I guess that's why I'm so unsettled by the study. It brings up the uncomfortable feelings about the implications of prenatal diagnoses.  I keep hearing that it's a great thing for getting diagnosed prenatally - that maybe women will choose this over termination. I don't see it that way. If anything, it is now offering women three choices: terminate your pregnancy; drop your life for 4 months and move to one of the big cities and go through the surgery to give your baby the best chance; continue with your pregnancy and your life and deal with it when the baby is born, always wondering What If.  How realistic is it to think that any random woman who receives the diagnosis for their baby is going to be able to participate? I can't imagine having to leave work when I found out (wouldn't have qualified for EI then), leave my children, leave my husband, deal with the financial side of not working and not living at home, and go through that in Toronto even, and I have amazing supports! I feel like women may now think: Well I can't give them the best chance, so better to go with no chance. That makes me sad.

It's all moving in the right direction though, don't get me wrong. Part of me is sad that it's a huge research success that Kingsley will not benefit from. The other part of me recognizes that it can open the doors for so much more attention, research, and answers to all of this SB stuff. I remember googling and hesitantly asking both our neurosurgeon and OB if there was ANYTHING I could do for him - take more folic acid, go on bed rest, stand on my head, just throw me a bone! The feeling of helplessness is overwhelming, knowing that your baby is inside you possibly becoming more impacted by the diagnosis on a daily basis and there is nothing you can do about it. I am so happy that some women won't have to feel that way, that someone will be able to look at them and say yes, there is something you can do.

So, there. Those are my own rambly thoughts on the subject. This is Kingsley's Serious Face for the Serious Topic. ;)

Saturday, January 15, 2011

Birthday

For the past four months I've been reliving what I went through the year before. Anniversaries of sadness and grief. The day we first heard the S B words. The day we were told he was fine. The day we were told he was not fine. The arguments over his birth. The planning for his birth. The ultrasounds. The doctors and specialists and nurses. The big scare when we though he was coming early. The last days. The fear. The dread. The hope.

Today is the last of the anniversary days. The day the clouds lifted.

The day I met my little boy.
 And fell hopelessly in love.

It was love at first sight. :)


It was a strange thing to remember the day. An unbelievable amount of living was crammed into 24 hours that day.  I was slow. I was distracted. I forgot the time of my last OB appointment and had missed it. I was frantic and frustrated with myself (... and still wondering if baby brain will ever go away??).  Then I got there and lay down and saw my little man on the u/s screen for the last time.  Relaxed. Nothing else to do that day except sit and wait for them to fit me in with my OB.  It was mid-morning. I was in the waiting room in the hospital on the third floor. I was so uncomfortable.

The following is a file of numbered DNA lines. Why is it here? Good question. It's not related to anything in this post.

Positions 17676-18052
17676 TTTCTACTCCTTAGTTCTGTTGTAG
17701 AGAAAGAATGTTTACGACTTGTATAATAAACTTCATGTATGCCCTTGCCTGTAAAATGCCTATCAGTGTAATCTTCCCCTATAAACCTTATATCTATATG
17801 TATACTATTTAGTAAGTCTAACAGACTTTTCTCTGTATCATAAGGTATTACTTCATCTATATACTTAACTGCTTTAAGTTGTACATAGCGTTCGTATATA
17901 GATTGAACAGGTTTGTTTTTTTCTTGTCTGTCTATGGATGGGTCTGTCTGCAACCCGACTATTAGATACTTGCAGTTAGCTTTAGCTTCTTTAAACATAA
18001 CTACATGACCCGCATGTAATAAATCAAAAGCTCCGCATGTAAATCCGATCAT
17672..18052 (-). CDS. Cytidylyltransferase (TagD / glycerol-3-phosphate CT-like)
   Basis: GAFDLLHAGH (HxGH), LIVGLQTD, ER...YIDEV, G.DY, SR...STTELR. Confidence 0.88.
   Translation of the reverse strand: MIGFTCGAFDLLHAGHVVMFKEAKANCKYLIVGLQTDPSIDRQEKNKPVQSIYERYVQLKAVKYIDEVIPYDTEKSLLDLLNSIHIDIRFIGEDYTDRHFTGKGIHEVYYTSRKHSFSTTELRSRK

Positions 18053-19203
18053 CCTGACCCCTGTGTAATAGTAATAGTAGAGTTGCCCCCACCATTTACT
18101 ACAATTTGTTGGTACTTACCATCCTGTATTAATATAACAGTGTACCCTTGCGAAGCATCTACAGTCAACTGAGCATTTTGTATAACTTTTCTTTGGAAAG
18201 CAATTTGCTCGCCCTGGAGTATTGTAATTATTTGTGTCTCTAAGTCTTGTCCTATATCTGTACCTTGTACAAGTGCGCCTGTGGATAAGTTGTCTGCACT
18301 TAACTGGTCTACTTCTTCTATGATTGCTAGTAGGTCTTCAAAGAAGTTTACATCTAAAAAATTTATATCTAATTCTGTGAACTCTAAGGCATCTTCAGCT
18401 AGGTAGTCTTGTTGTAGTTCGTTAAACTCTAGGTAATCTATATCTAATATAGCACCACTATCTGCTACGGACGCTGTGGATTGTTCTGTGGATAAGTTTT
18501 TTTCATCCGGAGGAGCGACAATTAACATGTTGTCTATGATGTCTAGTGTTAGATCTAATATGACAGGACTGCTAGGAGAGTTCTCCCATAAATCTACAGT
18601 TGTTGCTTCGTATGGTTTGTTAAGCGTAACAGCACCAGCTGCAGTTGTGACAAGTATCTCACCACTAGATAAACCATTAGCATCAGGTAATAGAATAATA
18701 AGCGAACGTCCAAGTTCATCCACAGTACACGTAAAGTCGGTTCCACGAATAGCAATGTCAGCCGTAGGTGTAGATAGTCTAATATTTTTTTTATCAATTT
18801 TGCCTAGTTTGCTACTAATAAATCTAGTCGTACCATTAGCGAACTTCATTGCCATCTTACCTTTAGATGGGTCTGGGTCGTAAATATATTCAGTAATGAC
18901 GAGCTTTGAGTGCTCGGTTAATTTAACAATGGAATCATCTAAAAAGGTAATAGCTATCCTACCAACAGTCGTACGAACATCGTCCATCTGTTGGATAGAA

I saw someone I knew.  We sat and chatted about babies and life. I talked to her, but the whole time my mind was racing. I wasn't just uncomfortable, I was having contractions. We kept chatting. I subtly looked at my watch. Regular contractions.

I have never been afraid of labour, not even with Rachel. With my first two babies, the same sort of calm came over me when I realized this was The Day. There was no thinking ahead. There was no panic. Just the calm knowledge that my body was doing what it was doing.  With Kingsley, there was a hefty dose of denial mixed in with that calm. I tried to convince the resident that she most definitely did not need to check to see if I was dilated. My OB came in and announced that today was indeed the day. I was shocked. Why was I shocked?  LOL! I had been having regular contractions for nearly 2 hours, the news that he would be born that day should not have been a shock.

Then came the phone calls. It was lunch time. I was worried about tracking down Jeff. The planning. The list of things to put in my bag (I thought I had all weekend to pack!). The assurances that I was fine to drive across the city to the other hospital. I got there. Still a bit of denial, but mostly that calm again. Things were out of my control.

Hours passing. Waiting and talking. Lots of people talking to me about what would be happening. About what was happening. Yeah, yeah, yeah, blah blah, I'm meeting my boy today.  I wished that I had done my hair. It's strange, the thoughts that go through your head.


His birthday party started today at 2:30. This ^ picture was taken at 2:30.

At 3:00pm, my OB arrived and asked if I was ready. We went down to the OR.

At 3:58pm, my angel was born. At 3:58pm, I was sitting on the floor in the playroom watching 6 kids play Pass the Parcel.

The party ended at 4:30 and people were slow to leave. At 5pm, people were lingering. Last year, this guy was lingering...
They brought him back to my recovery room after I was done. It was blissful. He was gorgeous. I couldn't drink him in fast enough.

Time blurred after he left. Just waiting to go see him again. Tonight, time blurred. I recall telling Rachel and Cordelia that dinner was the leftover apps and whatnot that were leftover from the party. Go ahead. Eat until you're full. I cleaned. I tried to settle my overwhelmed and exhausted birthday boy. Rachel ate until she threw up, which upset Cordelia so much she peed her pants. I can't make this stuff up.